Complicated Silicosis

Radiographic Findings

On the chest radiograph, the opacities of complicated silicosis appear in the middle zone or in the periphery of the lung in the upper lobes (Fig. 8-4A). They tend to migrate to the hilum, leaving overinflated emphysematous lung tissue in the surrounding lung, particularly at the bases. The more extensive the progressive massive fibrosis, the less the apparent the nodularity in the remaining lungs.

As conglomeration develops, the lungs gradually lose volume, and cavitation of the masses may result from ischemic necrosis. In this setting, tuberculosis or infection with atypical mycobacteria may supervene. Superimposed tuberculosis may be difficult to detect radiographically; findings such as cavitation of conglomerate masses, pleural reaction at the apices, or other rapid radiographic changes are suggestive (Fig. 8-5). The diagnosis of supervening tuberculosis, however, is bacteriologic rather than radiologic.

Accelerated Silicosis and Acute Silicosis

Acute Silicosis

Acute silicosis or silicoproteinosis (see Box 8-5) usually occurs as a consequence of exposure to large quantities of fine particulate silica in enclosed spaces over a period of a few weeks. Pathologically, the alveoli are filled with an eosinophilic and lipid-rich exudate, which is periodic acid–Schiff (PAS) stain positive. The disease rapidly progresses, and death is caused by respiratory failure.

The radiographic appearance of acute silicosis is quite different from that of classic simple silicosis. Acute silicosis has a pattern of diffuse consolidation or airspace disease with a perihilar distribution and air bronchograms. Radiographic and pathologic findings are similar to those in alveolar proteinosis. Mycobacterial infection is quite prevalent (25%), and one half of the cases are caused by atypical organisms.

Caplan’s Syndrome

Silicosis is associated with increased prevalence of several connective tissue diseases, including progressive systemic sclerosis, rheumatoid arthritis, Caplan’s syndrome, and systemic lupus erythematosus. Caplan’s syndrome (Box 8-6) consists of large, necrobiotic nodules (i.e., rheumatoid nodules) superimposed on a background of simple silicosis or coal worker’s pneumoconiosis (Fig. 8-7). It is a manifestation of rheumatoid lung disease, and it is seen more commonly in coal worker’s pneumoconiosis than in silicosis. The nodules are 0.5 to 5 cm in diameter, and they may cavitate and calcify. Although they most often develop concomitantly with the joint disease, their formation may precede the onset of arthritis by months or years.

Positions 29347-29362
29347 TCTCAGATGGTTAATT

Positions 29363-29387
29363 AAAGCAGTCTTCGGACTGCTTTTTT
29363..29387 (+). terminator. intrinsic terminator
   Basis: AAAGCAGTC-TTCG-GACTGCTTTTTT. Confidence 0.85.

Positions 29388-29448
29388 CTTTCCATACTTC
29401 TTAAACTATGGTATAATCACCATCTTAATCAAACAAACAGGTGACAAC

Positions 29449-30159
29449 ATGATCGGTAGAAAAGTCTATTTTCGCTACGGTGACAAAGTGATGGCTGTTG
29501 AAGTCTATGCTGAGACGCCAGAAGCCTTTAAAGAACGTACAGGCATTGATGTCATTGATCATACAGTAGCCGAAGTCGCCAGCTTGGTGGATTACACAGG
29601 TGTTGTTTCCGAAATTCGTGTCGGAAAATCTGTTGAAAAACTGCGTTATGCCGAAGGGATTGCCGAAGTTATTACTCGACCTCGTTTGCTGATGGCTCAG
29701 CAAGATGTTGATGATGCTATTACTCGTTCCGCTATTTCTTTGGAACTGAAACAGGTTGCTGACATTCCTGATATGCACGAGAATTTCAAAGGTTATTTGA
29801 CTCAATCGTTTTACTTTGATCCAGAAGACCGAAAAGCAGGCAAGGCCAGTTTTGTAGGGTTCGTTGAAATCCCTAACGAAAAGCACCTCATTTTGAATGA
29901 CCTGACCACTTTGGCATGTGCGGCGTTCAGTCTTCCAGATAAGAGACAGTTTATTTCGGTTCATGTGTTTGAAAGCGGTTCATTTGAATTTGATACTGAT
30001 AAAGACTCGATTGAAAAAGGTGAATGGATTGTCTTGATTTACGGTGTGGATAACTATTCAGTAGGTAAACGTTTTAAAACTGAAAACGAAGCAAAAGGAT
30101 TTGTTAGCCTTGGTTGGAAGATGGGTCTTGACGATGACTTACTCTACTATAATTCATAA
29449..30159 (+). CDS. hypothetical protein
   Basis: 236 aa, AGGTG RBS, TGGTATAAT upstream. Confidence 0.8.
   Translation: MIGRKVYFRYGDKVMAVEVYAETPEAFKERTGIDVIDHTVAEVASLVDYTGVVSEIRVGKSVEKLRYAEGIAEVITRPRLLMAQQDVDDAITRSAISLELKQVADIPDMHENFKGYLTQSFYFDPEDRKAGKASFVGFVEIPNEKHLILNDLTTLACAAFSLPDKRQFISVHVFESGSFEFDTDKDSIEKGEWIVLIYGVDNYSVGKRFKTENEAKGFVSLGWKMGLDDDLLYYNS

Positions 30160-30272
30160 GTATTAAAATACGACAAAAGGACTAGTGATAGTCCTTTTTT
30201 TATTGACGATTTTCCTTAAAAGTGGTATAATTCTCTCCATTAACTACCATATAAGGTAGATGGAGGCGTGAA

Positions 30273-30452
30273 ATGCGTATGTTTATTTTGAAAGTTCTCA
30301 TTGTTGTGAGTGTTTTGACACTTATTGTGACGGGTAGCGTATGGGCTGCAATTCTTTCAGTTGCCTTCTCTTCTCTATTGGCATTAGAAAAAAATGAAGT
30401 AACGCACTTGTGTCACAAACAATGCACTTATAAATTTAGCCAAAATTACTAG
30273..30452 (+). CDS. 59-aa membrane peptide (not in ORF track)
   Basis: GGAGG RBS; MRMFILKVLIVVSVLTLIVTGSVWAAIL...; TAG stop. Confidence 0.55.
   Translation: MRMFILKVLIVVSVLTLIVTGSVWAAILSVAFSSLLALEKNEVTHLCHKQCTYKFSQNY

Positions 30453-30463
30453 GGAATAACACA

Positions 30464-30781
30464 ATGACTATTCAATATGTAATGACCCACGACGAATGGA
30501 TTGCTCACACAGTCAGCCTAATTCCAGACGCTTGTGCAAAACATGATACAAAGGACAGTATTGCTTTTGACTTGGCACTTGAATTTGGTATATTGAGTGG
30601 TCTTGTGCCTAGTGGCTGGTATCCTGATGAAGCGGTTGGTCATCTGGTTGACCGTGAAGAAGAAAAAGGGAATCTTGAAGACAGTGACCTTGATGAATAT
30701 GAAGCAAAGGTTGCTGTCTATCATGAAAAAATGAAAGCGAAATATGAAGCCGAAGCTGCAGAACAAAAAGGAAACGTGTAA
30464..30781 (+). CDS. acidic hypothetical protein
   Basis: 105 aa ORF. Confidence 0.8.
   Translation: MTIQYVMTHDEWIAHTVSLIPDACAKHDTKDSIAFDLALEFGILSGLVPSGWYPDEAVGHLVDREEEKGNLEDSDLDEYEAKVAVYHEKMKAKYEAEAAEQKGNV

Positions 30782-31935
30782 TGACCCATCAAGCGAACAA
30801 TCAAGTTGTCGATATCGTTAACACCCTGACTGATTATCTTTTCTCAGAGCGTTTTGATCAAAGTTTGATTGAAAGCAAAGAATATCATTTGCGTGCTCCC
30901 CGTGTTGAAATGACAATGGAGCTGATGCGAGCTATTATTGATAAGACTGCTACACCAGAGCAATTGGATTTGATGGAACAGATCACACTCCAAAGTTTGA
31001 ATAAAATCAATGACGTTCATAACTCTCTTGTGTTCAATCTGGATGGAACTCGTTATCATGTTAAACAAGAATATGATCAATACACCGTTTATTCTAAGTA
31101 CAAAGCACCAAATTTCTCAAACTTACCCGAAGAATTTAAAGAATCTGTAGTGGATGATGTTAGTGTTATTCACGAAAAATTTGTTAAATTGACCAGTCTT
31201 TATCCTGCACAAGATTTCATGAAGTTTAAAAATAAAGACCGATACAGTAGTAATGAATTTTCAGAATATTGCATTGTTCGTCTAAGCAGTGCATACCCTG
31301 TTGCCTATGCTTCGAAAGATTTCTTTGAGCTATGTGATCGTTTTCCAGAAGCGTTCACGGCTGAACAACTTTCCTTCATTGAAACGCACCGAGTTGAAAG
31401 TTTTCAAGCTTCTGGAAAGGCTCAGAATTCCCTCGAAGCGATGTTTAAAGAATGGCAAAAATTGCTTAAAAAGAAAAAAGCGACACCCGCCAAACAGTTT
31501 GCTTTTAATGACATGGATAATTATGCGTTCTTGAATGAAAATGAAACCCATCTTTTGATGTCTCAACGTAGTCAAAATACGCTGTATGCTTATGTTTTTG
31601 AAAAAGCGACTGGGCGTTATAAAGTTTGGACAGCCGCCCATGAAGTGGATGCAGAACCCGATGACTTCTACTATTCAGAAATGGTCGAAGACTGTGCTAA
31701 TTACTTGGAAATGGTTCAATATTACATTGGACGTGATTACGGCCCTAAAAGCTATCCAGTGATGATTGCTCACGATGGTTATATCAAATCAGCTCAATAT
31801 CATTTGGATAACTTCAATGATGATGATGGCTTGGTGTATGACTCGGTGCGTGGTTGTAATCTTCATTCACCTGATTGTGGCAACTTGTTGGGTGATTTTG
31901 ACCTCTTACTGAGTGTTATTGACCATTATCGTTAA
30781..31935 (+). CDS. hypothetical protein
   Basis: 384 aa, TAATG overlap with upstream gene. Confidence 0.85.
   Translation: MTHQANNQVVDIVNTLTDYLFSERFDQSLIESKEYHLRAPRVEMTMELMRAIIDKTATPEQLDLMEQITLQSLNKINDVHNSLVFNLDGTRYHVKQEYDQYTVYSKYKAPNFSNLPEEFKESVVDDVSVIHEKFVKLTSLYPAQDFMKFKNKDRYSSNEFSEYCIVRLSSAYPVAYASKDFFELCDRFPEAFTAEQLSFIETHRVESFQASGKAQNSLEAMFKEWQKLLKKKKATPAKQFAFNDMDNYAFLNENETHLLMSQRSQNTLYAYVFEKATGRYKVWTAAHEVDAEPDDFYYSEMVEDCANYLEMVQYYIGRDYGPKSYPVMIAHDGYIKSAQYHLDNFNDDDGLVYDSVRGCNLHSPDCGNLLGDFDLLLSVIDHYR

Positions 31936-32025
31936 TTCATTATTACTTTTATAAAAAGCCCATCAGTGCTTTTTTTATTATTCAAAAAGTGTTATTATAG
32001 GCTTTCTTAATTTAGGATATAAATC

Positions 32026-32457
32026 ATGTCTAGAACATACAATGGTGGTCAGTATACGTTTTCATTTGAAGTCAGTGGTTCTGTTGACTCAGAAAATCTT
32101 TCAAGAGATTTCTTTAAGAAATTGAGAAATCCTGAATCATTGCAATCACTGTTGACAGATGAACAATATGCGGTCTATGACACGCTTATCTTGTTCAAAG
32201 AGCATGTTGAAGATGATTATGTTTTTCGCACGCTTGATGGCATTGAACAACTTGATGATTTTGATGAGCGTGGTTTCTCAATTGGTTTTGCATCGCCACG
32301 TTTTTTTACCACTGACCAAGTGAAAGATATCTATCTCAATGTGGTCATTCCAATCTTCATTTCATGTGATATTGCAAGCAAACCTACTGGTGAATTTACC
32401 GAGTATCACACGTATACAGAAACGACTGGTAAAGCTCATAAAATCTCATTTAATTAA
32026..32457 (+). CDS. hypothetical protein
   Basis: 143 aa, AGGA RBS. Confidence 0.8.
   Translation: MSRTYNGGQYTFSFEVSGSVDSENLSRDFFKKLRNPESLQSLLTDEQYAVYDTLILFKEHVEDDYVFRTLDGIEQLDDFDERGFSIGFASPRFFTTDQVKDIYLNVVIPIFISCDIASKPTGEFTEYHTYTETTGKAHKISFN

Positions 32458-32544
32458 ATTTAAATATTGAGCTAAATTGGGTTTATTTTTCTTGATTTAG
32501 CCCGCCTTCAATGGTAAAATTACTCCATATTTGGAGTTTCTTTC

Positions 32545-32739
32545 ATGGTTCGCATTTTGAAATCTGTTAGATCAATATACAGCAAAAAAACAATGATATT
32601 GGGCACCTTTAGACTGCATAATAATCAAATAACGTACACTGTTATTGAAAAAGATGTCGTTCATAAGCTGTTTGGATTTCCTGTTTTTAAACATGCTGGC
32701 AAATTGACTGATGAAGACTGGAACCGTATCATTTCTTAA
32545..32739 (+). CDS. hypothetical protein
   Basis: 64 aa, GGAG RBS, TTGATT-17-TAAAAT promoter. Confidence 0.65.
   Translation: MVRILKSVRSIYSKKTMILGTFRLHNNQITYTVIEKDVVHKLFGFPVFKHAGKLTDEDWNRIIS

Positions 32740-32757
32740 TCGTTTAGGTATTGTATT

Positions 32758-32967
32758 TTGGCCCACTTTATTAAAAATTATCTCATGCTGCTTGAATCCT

Coal worker’s pneumoconiosis is a compensable occupational disease in the United States. This disease is particularly common in underground miners. In studies of coal worker’s pneumoconiosis in this population, prevalences between 9% and 27% have been reported.

Simple Coal Worker’s Pneumoconiosis

Causes and Pathology

Simple coal worker’s pneumoconiosis (Box 8-7) results from the retention of coal dust alone. Pathologically, the hallmark of coal worker’s pneumoconiosis is the coal macule. It consists of aggregations of dust around dilated respiratory bronchioles. Fibrosis is minimal. Simple coal worker’s pneumoconiosis is not associated with any significant functional impairment, and workers are usually asymptomatic.

Computed Tomography Findings

The CT findings for simple coal worker’s pneumoconiosis include parenchymal and subpleural micronodules (<7 mm in diameter) (Fig. 8-8). The nodules show an upper-zone and right-sided predominance. When they occur in the subpleural zones, they may become confluent, forming pseudoplaques, which consist of subpleural focal linear areas of increased attenuation that are less than 7 mm wide. Larger nodules that are between 7 and 20 mm in diameter can be seen scattered on a background of micronodules.

Feb 28, 2016 | Posted by in RESPIRATORY IMAGING | Comments Off on The Pneumoconioses

Full access? Get Clinical Tree

Get Clinical Tree app for offline access